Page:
For Doug Fogelson the photographs that make up Anthem, his solo exhibition at Klompching Gallery in New York, reflect “the altering effects that human activity has on our planet.”
Anthem is the most recent installment of Doug Fogelson’s extensive Chemical Alterations series. In his work the photographer raises critical – and timely – questions about humankind’s relationship with the natural world by specifically combining the subject of nature, with the (de)construction of the photograph, to comment upon the human impact on the environment.
Fogelson’s methodology begins with photographing biologically diverse landscapes using analog film. Back in the studio, the artist subjects the processed film to a range of common industrial chemicals—draining away and altering colors in the film’s emulsion, and at times melting away the layers of dye coupler all the way to the film’s plastic base. Through this destruction salt crystals, bubbles, dust, markings and patterns come to the foreground, while the original representational portions of the photograph all but disappear.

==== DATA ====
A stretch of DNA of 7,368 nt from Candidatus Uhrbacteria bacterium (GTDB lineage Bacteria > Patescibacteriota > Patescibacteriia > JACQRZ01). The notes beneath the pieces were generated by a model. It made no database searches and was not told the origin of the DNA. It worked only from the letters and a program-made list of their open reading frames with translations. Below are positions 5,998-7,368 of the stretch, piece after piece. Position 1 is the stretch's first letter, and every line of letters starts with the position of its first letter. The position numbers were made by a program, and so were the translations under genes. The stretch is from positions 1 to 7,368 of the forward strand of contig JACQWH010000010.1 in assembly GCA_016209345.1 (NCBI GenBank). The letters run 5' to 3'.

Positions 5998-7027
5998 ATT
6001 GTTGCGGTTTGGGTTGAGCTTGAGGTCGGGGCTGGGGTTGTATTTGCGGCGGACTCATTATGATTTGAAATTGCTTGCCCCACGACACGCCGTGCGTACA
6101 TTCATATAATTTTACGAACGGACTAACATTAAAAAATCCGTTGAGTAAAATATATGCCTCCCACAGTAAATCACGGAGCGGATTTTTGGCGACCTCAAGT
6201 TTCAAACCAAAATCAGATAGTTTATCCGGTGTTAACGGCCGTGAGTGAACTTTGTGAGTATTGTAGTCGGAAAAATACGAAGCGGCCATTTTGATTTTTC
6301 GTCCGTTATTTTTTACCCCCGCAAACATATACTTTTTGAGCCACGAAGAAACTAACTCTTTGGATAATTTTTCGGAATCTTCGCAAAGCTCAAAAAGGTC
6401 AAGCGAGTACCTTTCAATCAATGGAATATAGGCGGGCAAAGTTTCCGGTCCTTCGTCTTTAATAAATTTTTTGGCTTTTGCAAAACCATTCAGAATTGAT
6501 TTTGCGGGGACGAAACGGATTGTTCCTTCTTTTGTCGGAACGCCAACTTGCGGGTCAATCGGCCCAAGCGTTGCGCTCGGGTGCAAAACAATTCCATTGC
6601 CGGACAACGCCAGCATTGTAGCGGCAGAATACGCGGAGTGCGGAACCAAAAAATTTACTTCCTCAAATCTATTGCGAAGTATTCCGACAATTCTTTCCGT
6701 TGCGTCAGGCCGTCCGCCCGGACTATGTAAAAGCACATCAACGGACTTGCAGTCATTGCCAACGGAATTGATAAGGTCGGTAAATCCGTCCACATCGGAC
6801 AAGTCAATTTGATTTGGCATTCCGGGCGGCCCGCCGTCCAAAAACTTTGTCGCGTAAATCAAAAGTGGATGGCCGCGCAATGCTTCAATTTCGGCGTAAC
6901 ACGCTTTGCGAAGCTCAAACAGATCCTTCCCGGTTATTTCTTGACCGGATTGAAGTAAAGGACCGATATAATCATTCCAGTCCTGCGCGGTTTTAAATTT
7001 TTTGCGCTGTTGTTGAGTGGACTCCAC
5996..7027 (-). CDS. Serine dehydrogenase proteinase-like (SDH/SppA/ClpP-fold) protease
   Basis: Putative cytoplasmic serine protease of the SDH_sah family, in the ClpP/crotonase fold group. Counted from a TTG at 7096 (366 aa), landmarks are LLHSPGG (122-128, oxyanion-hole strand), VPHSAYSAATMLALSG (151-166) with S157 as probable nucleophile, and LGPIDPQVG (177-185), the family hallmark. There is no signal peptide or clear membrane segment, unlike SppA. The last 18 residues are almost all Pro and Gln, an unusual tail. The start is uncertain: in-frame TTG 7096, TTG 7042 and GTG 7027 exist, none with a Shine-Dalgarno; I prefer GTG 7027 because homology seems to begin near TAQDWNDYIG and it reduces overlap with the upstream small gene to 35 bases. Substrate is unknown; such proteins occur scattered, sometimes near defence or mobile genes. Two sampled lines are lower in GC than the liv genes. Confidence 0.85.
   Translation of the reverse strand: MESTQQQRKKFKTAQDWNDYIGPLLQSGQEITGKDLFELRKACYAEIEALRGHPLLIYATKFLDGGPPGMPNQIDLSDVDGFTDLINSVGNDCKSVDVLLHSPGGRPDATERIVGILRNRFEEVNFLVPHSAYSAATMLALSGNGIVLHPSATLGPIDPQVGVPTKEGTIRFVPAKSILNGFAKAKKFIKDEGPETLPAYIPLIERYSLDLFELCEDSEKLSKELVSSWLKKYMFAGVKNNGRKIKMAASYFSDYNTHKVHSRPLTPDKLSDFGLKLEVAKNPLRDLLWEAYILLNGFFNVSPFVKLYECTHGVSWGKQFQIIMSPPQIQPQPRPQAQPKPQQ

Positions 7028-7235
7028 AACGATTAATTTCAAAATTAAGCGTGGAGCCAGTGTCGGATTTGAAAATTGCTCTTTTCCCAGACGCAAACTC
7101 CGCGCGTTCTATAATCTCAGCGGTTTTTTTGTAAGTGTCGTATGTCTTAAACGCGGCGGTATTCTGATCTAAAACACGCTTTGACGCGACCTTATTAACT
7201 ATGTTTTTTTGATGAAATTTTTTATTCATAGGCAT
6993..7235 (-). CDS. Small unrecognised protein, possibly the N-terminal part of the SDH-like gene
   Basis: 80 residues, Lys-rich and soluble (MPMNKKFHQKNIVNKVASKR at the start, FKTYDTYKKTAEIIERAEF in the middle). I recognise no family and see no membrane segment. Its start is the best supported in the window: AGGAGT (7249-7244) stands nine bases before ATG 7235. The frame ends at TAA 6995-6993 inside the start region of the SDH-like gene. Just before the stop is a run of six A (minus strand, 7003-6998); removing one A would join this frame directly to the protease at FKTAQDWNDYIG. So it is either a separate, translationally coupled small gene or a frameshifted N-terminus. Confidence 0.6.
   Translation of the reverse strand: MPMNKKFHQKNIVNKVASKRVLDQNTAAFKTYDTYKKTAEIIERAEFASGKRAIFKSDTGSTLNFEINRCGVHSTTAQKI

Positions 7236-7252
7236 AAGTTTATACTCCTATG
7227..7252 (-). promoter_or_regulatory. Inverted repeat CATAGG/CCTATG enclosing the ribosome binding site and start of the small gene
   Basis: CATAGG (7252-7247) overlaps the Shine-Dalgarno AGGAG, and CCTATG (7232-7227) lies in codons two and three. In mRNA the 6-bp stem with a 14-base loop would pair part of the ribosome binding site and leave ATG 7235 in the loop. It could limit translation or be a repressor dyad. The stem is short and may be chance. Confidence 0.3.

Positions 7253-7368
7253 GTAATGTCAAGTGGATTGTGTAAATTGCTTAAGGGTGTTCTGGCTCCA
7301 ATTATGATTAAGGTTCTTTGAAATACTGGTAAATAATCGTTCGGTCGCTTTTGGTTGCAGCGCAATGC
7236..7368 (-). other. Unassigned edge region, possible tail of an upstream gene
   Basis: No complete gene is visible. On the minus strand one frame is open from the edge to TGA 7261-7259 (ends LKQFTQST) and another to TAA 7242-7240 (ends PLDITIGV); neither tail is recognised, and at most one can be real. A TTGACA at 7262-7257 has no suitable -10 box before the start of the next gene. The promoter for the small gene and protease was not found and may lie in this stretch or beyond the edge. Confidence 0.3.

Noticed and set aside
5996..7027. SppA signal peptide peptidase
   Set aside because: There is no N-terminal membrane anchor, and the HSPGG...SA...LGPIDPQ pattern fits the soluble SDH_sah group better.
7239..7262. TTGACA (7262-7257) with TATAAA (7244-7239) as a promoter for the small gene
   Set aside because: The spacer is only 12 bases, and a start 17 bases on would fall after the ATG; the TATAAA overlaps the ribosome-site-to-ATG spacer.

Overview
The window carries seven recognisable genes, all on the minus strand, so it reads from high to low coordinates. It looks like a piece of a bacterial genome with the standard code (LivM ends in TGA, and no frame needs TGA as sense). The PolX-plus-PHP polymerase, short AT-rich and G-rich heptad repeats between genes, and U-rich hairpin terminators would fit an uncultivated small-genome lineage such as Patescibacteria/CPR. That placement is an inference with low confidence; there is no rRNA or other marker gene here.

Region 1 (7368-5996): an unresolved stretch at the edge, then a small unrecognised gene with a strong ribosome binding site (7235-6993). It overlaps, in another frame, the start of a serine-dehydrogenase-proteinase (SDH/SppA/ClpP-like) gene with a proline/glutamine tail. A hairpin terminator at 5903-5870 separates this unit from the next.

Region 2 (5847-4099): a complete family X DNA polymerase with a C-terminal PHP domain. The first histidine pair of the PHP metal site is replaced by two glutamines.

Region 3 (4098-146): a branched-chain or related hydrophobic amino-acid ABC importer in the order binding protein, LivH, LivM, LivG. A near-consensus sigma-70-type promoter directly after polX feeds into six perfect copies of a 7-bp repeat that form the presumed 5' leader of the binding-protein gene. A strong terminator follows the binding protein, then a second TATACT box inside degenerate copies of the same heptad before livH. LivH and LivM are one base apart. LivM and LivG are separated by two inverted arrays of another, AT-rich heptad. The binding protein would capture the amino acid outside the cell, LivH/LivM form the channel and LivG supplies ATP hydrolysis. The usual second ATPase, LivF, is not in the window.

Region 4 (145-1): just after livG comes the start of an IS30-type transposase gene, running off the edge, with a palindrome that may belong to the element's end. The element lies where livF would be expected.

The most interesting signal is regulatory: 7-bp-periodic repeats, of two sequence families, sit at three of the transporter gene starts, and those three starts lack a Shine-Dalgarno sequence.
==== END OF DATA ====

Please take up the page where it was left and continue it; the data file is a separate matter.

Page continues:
Serene compositions become inky remnants that reflect both the complex beauty of our living planet and the environmental degradation caused by human industry.
Despite the eight photographs in the exhibition being beautifully rendered abstractions, lush and bright in colour, they remind the viewer that the debate and discussion regarding the health of the environment is an increasingly urgent topic—in terms of economy, culture, politics and survival.
Doug Fogelson’s (b. 1970) artworks have been shown in numerous exhibitions in the US, as well as internationally, including solo shows at the Goethe Institute in Chicago, SFO Museum and The Alpineum Produzentengalerie in Lucerne, Switzerland. His work is currently part of the official Bauhaus100 touring exhibition, Bauhaus and Photography–On New Visions in Contemporary Art. Notable collections holding his photographs include the MoCP, J. Paul Getty Museum, The Cleveland Clinic and Elmhurst Art Museum among others. The artist lives and works in Chicago.
— Samantha Reinders
Through October 11, 2019
Painterly Photographs of Finnish Woods, Inspired by Chinese Landscapes
Capturing the Shifting Colors of the Land and Mind
A Colorful Contemporary Twist on the Photogram
Chloe Sells’s Search for Flamingos
LOVE, LOVE, LOVE this work.